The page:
Issue #5455 has been updated by headius (Charles Nutter).


In an effort to be constructive here, I will attempt to break out specific, concrete permissions revoked at each SAFE level (or conversely, granted as SAFE levels are reduced). I base this on the publicly available edition of Programming Ruby (http://www.ruby-doc.org/docs/ProgrammingRuby/) under the chapter "Locking Ruby in the Safe", since I do not have a current copy handy.

I attempt to phrase these as they would be described in security documentation, with a proposed "permission" name for illustrative purposes.

These permissions would NOT necessarily be grouped as in the SAFE levels, other than for SAFE level compatibility. The user would be able to mix and match them at will, as with Java security policies.

Some permissions may imply other permissions must be granted.

I also omit restrictions relating to tainting, since I believe tainting is a fundamentally flawed mechanism of security.

From SAFE level 1:

* OptionsFromEnvironment - whether RUBYLIB and RUBYOPT are observed
* SearchCurrentDirectory - whether . is added to the load path. In 1.9 this one is moot, since . is not added to load path by default
* NonlocalScripts - whether -e -i -I -r -s -S and -x options are observed
* ExecFromWorldWritable - whether external commands can be executed if the directory containing them is world-writable
* EvalString - whether arbitrary strings can be evaluated. Either allow strings or do not; don't rely on tainting bits for "safety".
* LoadFile - whether external files can be loaded. Same argument regarding tainting.
* QueryIOStatus - whether IO channels' statuses can be queried or modified. (I'm not quite sure what "status" means in this context)
* ExecCommand - whether external commands can be executed.
* SignalTrap - whether signals can be trapped and handled.

From SAFE level 2:

* ManipulateDirectories - whether directories can be modified, changed into, or chrooted. Note that Java provides for file/dir permissions to be granted on a per-file or per-hierarchy basis, which is much more flexible. You grant access to what you want to allow access to.
* LoadFromWorldWritable - whether files can be loaded from directories that are world-writable.
* LoadFromHomeBase - whether files can be loaded from paths starting with ~.
* QueryFileStatus - whether methods like File.stat, File.umask can be used.
* ModifyFileStatus - whether methods like File.chown, File.chmod can be used. Java may have a better grouping of these operations, I'm not sure.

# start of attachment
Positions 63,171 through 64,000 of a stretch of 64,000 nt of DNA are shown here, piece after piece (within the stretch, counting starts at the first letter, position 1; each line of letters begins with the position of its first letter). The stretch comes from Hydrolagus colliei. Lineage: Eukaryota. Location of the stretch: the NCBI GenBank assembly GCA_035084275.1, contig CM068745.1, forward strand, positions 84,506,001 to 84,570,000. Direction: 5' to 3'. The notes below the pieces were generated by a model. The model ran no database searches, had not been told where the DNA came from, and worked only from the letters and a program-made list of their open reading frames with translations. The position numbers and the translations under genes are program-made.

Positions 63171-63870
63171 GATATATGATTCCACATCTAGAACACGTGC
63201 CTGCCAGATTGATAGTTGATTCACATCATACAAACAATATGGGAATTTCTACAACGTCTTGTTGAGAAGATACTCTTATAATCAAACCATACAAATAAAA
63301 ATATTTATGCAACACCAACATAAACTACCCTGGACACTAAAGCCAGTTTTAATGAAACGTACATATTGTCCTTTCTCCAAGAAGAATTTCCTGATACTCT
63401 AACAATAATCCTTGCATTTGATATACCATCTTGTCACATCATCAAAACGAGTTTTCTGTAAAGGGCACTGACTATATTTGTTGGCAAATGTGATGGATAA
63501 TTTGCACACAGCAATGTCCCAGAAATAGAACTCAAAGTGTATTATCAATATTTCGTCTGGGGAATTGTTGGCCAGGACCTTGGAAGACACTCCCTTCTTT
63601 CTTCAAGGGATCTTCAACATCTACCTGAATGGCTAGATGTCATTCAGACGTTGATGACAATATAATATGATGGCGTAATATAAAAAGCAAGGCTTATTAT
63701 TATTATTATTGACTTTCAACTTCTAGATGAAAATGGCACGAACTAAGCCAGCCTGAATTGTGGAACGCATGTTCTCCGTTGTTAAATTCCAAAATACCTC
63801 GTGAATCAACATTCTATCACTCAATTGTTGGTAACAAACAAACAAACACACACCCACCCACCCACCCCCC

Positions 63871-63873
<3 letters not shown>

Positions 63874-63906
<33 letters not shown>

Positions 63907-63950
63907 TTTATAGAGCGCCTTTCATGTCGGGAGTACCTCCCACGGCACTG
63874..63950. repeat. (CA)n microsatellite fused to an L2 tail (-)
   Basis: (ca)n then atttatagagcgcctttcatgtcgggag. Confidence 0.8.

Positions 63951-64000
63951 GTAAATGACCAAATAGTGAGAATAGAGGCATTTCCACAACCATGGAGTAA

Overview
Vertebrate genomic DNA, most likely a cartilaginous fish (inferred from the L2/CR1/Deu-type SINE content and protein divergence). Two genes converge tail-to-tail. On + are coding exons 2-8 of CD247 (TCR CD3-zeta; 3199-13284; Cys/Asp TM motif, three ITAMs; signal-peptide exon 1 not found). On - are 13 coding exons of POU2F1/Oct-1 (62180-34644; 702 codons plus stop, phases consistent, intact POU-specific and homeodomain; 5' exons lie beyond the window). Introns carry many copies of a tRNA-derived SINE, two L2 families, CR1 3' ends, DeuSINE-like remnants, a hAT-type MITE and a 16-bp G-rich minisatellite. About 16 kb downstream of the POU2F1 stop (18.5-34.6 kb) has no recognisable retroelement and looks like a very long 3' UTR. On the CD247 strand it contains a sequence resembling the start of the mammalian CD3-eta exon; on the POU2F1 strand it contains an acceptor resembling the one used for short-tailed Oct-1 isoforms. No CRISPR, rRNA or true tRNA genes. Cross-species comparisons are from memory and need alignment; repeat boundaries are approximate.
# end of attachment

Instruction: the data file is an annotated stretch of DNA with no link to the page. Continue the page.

* ModifyProcess - whether methods like Kernel#fork, Process.setpgid, etc can be used.

From SAFE level 3:

NONE..the only restrictions at this level are related to tainting.

From SAFE level 4:

* ModifyGlobalVariable - whether global variables can be updated.
* AccessInstanceVariableExternally - whether methods like instance_variable_get can be used.
* ModifyEnvironmentVariable - whether ENV changes are permitted.
* CloseFile - whether already open files can be closed.
* OpenFile - whether new files can be opened.
* FreezeObject - whether objects not already frozen can be frozen.
* AlterVisibility - whether existing methods can have their visibility changed.
* AliasMethod - whether new method aliases can be defined.
* QueryMetadata - whether method and variable lists can be queried.
* DefineMethod - whether methods can be defined, redefined, removed, or undef'ed.
* ModifyObject - whether the Object class can be modified in any way. Perhaps includes top-level?
* ModifyInstanceVariablesExternally - whether instance variables can be modified or removed via instance_variable_set and friends.
* ModifyThread - whether currently running threads can be modified in any way.
* ModifyThreadLocalVariable - whether thread-local variables can be modified.
* TerminateThread - whether threads can be terminated from outside the thread itself.
* ModifyThreadGroup - whether threads can be removed or added to thread groups.
* ExitProcess - whether the current process can be terminated.
* IncludeModule - whether modules can be included into existing class hierarchies.
* WalkObjects - whether methods like each_object or _id2ref are allowed.
* WriteToIO - whether writes to IO channels are allowed.
* DefineAutoload - whether new autoloads can be defined.

This is just a rough example from 15 minutes of flipping the safe level documentation around a little. It's obviously not all-encompassing; there are things you might expect an attacker to do in untrusted code that aren't covered here. But hopefully it shows how the current safe levels could be broken into finer-grained permissions that users can assembly in any way they choose, and which different implementations can implement either in terms of VM restrictions or OS-level restrictions.
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Feature #5455: $SAFE should be removed
https://bugs.ruby-lang.org/issues/5455#change-26277

Author: kosaki (Motohiro KOSAKI)
Status: Open
Priority: Normal
Assignee: 
Category: 
Target version: 3.0


see

[ruby-dev:44554]
[ruby-dev:44572] 



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